According to the United States Census Bureau, the borough has a total area of 1.97 square miles (5.1 km2), all of it land. The population per square mile is 2,581.1.


Historical population
Census Pop.

At the 2010 census, the borough was 59.9% non-Hispanic White, 9.0% Black or African American, 0.4% Native American, 0.8% Asian, 0.1% Native Hawaiian or Pacific Islander, and 4.0% were two or more races. 28.8% of the population were of Hispanic or Latino ancestry.[13] 693 people in the borough were foreign born.

As of the census[11] of 2000, there were 4,315 people, 1,703 households, and 1,047 families residing in the borough. The population density was 2,254.6 people per square mile (872.3/km²). There were 1,825 housing units at an average density of 953.6/sq mi (368.9/km²). The racial makeup of the borough was 77.75% White, 11.87% African American, 0.09% Native American, 0.63% Asian, 0.23% Pacific Islander, 7.39% from other races, and 2.04% from two or more races. Hispanic or Latino of any race were 16.15% of the population.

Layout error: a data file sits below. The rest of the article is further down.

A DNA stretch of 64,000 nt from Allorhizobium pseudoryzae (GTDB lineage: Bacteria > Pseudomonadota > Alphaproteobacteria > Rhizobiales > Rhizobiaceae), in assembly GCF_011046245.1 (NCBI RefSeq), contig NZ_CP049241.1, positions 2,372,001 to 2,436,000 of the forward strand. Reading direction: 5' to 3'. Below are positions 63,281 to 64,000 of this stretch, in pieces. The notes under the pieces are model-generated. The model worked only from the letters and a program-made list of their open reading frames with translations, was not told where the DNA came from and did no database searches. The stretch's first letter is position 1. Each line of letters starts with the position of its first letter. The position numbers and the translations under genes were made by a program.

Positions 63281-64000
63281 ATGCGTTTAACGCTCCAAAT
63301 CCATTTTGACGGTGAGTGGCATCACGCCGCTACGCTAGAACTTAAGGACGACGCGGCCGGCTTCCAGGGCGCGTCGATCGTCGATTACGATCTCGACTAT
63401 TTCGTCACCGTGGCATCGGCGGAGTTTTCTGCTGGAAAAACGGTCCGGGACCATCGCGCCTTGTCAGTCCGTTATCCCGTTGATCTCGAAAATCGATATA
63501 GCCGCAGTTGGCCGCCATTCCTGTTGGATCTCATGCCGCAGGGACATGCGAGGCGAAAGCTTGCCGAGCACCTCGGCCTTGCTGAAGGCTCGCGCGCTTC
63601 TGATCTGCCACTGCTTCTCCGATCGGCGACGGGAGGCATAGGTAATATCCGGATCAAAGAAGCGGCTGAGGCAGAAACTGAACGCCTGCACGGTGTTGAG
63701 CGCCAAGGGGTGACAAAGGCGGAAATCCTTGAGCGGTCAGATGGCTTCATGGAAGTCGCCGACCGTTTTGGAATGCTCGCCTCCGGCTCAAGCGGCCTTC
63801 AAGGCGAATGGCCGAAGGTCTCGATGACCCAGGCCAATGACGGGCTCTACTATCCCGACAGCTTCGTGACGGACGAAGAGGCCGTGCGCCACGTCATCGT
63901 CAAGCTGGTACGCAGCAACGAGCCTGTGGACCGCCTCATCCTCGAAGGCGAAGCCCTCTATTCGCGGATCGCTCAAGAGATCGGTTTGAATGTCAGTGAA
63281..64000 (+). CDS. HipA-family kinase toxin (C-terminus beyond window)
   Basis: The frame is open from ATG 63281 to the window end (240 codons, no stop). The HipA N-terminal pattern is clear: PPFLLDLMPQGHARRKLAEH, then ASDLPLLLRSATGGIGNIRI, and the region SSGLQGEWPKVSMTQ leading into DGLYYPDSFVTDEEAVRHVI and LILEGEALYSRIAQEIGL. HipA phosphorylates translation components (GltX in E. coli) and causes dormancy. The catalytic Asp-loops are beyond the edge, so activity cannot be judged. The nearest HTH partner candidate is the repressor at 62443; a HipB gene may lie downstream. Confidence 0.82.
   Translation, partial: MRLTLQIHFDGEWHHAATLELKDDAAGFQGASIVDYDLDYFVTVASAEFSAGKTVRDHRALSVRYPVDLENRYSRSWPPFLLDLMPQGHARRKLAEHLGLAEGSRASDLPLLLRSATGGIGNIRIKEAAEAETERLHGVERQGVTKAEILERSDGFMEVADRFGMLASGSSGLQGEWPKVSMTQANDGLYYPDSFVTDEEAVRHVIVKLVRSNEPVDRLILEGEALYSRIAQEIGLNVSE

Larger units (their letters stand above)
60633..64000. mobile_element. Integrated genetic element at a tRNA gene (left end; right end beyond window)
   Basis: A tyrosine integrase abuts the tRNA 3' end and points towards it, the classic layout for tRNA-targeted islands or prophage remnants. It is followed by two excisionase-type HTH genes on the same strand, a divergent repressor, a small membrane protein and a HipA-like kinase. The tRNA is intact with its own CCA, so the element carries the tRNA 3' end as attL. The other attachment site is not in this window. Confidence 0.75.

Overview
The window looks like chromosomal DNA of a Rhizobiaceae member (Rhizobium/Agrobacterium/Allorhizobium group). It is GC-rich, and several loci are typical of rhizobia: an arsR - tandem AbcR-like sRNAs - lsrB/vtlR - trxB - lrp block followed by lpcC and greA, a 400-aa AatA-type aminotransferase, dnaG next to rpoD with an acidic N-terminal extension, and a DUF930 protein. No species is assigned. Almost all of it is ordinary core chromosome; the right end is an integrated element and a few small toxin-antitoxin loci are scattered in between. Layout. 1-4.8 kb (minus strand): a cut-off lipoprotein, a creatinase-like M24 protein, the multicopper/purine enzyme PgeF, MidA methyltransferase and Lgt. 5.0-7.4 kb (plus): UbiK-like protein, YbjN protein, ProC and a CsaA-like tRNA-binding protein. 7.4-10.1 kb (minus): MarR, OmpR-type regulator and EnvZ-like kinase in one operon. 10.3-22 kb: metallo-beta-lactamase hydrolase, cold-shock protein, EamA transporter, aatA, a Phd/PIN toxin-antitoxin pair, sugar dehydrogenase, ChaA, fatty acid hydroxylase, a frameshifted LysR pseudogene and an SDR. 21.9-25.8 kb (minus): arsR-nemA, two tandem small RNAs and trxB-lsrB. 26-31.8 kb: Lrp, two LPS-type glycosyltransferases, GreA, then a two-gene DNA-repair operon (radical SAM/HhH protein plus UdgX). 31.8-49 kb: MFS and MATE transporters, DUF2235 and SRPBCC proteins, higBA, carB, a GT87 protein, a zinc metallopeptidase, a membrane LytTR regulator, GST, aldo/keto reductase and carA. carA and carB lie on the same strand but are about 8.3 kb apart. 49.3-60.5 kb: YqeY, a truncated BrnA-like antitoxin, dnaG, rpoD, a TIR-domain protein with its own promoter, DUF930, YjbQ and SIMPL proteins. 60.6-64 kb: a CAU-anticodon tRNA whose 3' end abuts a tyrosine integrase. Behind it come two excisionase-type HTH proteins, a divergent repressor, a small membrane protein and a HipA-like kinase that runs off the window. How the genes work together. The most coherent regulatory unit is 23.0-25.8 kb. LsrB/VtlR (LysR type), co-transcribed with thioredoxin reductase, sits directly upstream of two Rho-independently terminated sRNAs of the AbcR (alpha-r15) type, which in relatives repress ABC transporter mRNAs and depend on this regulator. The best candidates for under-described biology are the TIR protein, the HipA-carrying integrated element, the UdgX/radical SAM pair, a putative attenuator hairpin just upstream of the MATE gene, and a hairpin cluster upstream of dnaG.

There were 1,703 households, out of which 30.5% had children under the age of 18 living with them, 42.8% were married couples living together, 14.0% had a female householder with no husband present, and 38.5% were non-families. 33.6% of all households were made up of individuals, and 17.1% had someone living alone who was 65 years of age or older. The average household size was 2.65 and the average family size was 3.15.

In the borough the population was spread out, with 25.6% under the age of 18, 9.1% from 18 to 24, 26.5% from 25 to 44, 19.0% from 45 to 64, and 19.8% who were 65 years of age or older. The median age was 35.5 years. For every 100 females there were 85.3 males. For every 100 females age 18 and over, there were 78.0 males.